"I don't mean to be absurd," said Roger, sitting upright, and forgetting his pebbles. "But--well, I am a kind of grandfather to all the children, you know, and she would naturally--eh? regard me in the same light. That--a--that seems perfectly reasonable, doesn't it?"
Mrs. Merryweather made no reply. Roger followed the direction of her eyes, and saw Hildegarde and Gerald coming up from the wharf. Hildegarde had been drying her hair after the daily swim, and it hung in long locks over her shoulders; the tall boy was bending over her, pleading earnestly for something.
"Just a little bit!" he said, as they came within hearing. "Oh, I say, Miss Hilda, just a scrap. You have such lots, you never would miss it. Just a little lock of hair!"
Roger Merryweather's face grew very grave. He did not move, but his grasp tightened on the pebble in his hand.
"What do you want of it?" said downright Hilda, laughing and tossing her tawny mane. Mrs. Merryweather listened for the faintest shade of coquetry in the girl's tone, found none, and listened on, well content.
"What do I want of it?" cried Gerald. "What a question!--
"O Hilda, fair beyond compare! I'll make a garland of thy hair, Shall twine my heart forevermair, Until the day I dee!"
"Very proper!" said Hilda. "I am glad to find that you know your ballads. What else will you do with it, for example?"
"Wi' ae lock o' thy yellow hair I'll theek my nest when it grows bare!"
Gerald went on. "The excelsior is coming out of my mattress, and I thought--"
"I can't spare enough for that," said Hildegarde. "Any other uses for my poor hair?"
"The Mater has a single hair of George Washington's, done up in a gold snuffbox," cried the boy. "If you'll give me two, I will hunt up a snuffbox. There's a fine old stingo in the Chemical Works who takes snuff, and I will get his, and give him a tomato can instead, and keep one hair in that."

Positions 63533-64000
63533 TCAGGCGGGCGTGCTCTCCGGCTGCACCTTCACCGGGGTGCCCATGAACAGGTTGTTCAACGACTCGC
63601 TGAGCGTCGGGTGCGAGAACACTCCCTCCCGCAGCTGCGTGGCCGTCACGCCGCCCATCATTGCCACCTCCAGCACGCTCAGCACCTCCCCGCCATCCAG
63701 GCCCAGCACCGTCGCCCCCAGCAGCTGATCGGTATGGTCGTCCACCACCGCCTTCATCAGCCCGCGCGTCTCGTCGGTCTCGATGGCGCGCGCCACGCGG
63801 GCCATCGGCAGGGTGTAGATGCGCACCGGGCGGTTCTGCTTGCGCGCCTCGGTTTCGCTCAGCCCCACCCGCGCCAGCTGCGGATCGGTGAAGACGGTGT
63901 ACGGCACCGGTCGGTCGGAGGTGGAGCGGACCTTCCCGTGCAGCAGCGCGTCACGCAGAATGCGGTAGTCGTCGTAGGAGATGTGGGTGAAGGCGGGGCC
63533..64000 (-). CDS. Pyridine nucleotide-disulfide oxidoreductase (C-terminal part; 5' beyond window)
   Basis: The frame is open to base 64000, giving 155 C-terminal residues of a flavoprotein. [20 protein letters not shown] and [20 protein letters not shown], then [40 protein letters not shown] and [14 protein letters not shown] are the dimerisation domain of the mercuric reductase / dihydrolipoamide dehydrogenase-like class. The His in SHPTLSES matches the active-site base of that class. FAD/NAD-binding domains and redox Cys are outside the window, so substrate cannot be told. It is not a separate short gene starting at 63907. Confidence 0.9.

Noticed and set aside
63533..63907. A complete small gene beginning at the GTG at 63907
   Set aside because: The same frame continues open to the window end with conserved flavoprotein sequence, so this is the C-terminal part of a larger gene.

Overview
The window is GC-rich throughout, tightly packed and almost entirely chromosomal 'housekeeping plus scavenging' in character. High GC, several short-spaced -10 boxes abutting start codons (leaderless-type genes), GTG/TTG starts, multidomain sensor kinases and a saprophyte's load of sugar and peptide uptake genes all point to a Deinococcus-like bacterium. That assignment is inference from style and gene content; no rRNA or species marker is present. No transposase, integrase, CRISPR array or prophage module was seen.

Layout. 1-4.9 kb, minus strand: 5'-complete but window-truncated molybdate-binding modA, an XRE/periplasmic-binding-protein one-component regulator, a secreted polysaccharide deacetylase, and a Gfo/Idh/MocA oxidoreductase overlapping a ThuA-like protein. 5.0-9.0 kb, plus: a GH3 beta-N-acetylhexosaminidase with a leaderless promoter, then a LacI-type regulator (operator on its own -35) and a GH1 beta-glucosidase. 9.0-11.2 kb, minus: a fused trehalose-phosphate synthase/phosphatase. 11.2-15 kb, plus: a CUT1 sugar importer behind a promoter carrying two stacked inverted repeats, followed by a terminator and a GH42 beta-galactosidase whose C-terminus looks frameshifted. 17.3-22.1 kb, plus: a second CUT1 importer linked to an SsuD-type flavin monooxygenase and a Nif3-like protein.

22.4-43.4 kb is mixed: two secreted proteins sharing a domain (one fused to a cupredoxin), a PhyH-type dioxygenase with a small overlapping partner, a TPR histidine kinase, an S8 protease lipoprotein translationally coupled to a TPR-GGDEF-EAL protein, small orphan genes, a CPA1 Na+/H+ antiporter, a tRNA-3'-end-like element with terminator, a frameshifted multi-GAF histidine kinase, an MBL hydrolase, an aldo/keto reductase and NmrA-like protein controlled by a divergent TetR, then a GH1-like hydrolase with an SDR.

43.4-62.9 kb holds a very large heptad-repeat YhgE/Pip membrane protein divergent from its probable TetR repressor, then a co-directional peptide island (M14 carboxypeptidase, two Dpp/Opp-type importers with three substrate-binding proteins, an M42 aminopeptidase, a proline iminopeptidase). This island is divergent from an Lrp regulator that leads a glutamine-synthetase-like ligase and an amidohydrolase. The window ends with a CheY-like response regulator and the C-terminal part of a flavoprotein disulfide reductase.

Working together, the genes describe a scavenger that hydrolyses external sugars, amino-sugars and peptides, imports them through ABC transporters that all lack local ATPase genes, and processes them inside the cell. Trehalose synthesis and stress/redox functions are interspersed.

"And the other?" Hilda persisted, taking the long tresses in her hand, and running them through her fingers in a tantalizing manner,--"the other hair, Master Obadiah?"
"Oh, dear! what a persistent thing a girl is! I--must you really know? Because you mightn't like it, if I told you the truth." The ingenuous youth here turned a somersault, and coming up on one knee, remained in an attitude of supplication, clasping his hands imploringly. Hilda laughed, but still caressed her locks, unmoved.
"The other hair!" she said.
"Well, if you must know, I want to make a new kind of fly for the bass. They aren't biting at all, and your hair is just the colour, to a shade. There! that is the terewth. Do you mind?"
"Mind, you foolish boy? You might have had your fly made by this time. Here, give me your knife!"
She stood still, and severed a long, fair tress, which she laid in Gerald's hand.
"There! that will make a whole swarm of flies; and if there is any left over, you can theek your nest with it."
At this moment she looked up and saw the Professor sitting on the verandah, watching her. Her face lighted up with the brightest smile, Roger thought, that he had ever seen, and she hastened forward.
"Oh, Captain! I was afraid I was too late. Aren't you going to take observations this morning? And mayn't I go too? Here is my towel, all ready."
Gerald clapped his hand to his face, with an exclamation of acute pain.
"My dear boy, what is the matter?" cried his mother and Hildegarde in one breath.
"It is--nothing!" gasped the boy, sitting down on the edge of the verandah. "Where is the glue?"
"The glue!" repeated Hilda.
"Le Page's glue! My nose has become disjointed, and I would fain repair it. I am suffering excruciating torments; but don't mind me. Go on your towelled and triumphant way, and leave the noseless wretch to pine alone!"
"And make his flies!" said Hilda. "You miserable boy, you really took me in. Good-by, dear madam; I will get Bell, and we will surely be home in time for dinner this time. Won't we, Captain?" But the Captain did not commit himself.
"Mater," said Gerald, watching the two as they walked away together, "do you think--"
"Not often!" said his mother. "It is a dangerous occupation."
"True!" said Gerald. "Well, if I mustn't think, where is Phil?"